When does a path become a road? Is it volume of travelers, difficulty of terrain or perhaps the need to arrive more rapidly at the destination to create the attention and resources needed to smooth out the path? For zero energy (ZE) buildings the path is getting worn and some obstacles are being removed. It is easier to travel, but we’re still far from the destination of ZE buildings as standard practice. Yet along the way the cumulative efforts of hundreds of entities and individuals are making the journey a priority.
NBI engages in many of the efforts to get all buildings to zero energy from policies to practices to performance outcomes. One such activity is our bi-annual publishing of the Getting to Zero Status Update and List of Zero Energy Projects in North America. The list is close to 500 projects or buildings verified as zero energy performance or emerging toward that goal. Those of us working to influence the built environment to low energy can see how the path is being smoothed and where to help accelerate ZE buildings. Here are four critical drivers to get us there.
Practitioners. This tribe is growing. In our debut list in 2012 I could name most of the firms of the 60 buildings. Today’s list has approximately 70 mechanical-electrical-plumbing firms (MEP) and 100 architect firms involved in projects. The firms shown in the table below have the most projects and a legacy of ZE design and consulting. They’ve grown their ZE practice and clients, in part, through the use of the list to both present their role in the industry and, more importantly, show the range of project types, locations and owners on the path to zero. In turn, they’ve also shared their knowledge, skills and experience to further the skills of colleagues.
Projects. The list has grown 700% since 2012, doubling per year. ZE projects now exist in all but six states and are in four of the 10 Canadian provinces covering all North American climate zones. While most projects are in education, office, and multifamily – 72% of the total – the list has close to 20 different building types represented with sizes increasingly reflecting the market. For example, in the 2018 list more than 40% of all buildings and 88% of the total floor space of ZE emerging buildings are 50,000 square feet or larger.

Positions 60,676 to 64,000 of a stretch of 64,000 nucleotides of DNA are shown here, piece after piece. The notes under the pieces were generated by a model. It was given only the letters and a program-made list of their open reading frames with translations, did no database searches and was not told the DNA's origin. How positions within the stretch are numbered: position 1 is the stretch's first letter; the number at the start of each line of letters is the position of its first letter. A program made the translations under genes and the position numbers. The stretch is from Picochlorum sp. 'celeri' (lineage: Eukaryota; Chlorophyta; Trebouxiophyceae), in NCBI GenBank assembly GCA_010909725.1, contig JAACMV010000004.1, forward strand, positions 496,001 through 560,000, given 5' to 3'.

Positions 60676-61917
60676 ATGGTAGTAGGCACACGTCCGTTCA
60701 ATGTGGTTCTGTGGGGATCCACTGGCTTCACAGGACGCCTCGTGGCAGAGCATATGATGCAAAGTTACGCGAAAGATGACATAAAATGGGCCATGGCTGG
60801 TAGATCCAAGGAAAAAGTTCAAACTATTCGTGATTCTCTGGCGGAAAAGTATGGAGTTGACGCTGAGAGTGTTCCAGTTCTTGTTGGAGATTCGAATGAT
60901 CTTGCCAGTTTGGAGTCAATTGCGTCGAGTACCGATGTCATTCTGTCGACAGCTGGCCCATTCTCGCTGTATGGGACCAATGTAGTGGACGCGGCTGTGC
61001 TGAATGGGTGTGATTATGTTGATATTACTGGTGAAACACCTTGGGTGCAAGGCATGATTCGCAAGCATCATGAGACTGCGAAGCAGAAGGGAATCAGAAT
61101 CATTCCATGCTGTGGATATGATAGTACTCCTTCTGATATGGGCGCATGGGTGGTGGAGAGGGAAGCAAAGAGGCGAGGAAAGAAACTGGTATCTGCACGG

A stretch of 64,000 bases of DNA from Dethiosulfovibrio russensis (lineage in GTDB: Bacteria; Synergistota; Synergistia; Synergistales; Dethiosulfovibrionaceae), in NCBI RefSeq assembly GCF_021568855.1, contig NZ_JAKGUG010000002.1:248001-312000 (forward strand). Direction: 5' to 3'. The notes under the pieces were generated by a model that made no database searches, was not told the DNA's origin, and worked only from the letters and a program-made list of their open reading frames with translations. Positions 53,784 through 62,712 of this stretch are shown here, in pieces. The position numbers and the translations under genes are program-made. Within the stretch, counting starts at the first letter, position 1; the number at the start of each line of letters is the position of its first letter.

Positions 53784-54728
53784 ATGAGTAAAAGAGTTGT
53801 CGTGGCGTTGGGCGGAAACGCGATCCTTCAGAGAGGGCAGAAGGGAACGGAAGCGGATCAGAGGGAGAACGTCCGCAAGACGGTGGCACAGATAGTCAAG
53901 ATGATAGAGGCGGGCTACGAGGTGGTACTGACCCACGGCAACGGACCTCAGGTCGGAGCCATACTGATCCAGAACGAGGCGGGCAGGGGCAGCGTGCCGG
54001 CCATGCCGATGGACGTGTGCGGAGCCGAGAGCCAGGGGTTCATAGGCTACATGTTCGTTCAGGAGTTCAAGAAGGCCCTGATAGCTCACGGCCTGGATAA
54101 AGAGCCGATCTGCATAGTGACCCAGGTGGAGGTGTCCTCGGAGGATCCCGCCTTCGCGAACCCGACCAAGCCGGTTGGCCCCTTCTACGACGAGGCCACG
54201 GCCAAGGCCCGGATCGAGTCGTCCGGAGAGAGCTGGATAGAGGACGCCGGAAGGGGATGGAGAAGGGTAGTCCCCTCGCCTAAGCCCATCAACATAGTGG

These buildings rock perceptions on efficiency potential with energy use intensities (EUIs) averaging near 20 kBtu/sf/yr. That is half one of the best new construction codes in the country (Title 24 in California) and approximately a 75% reduction in energy use compared to an existing commercial building in the U.S. (CBECS 2012). Low score wins!
Private Sector. A valuable tool for getting market players on a smoother path is to show that their constituents are already there – be they customers or competitors. No one likes to lag while others are making progress. Private, for-profit companies now make up 26% of the list with private and nonprofit owners representing 46% of all projects. This data, combined with significant increases and attention to Corporate Sustainability Reporting (CSR) and Indicators (CSI) can help make the case for getting on the path and paving the road to better business outcomes.
Policies. Rarely are codes and policies ahead of those taking early steps down a bumpy path, but ZE codes and policies are growing. Either statewide, by county, or by municipality, new ZE codes and policies are sending distinct market signals necessary to drive goal setting and investment around ZE projects. California, Oregon, New York, Arizona, Massachusetts, and British Columbia are just some places where ZE is explicit in state policies, while many cities are taking on energy and climate change actions through local plans and networks. Additional industry attention on zero-carbon and electrification are further pushing the ZE potential.
No matter where you are on the path you’ve got a role to play in making the journey smoother for others. Use our Getting to Zero List and Zero Energy Resource Hub and we hope you join us in April at the National Getting to Zero Forum. Let’s build the road together.
by Cathy Higgins, Research Director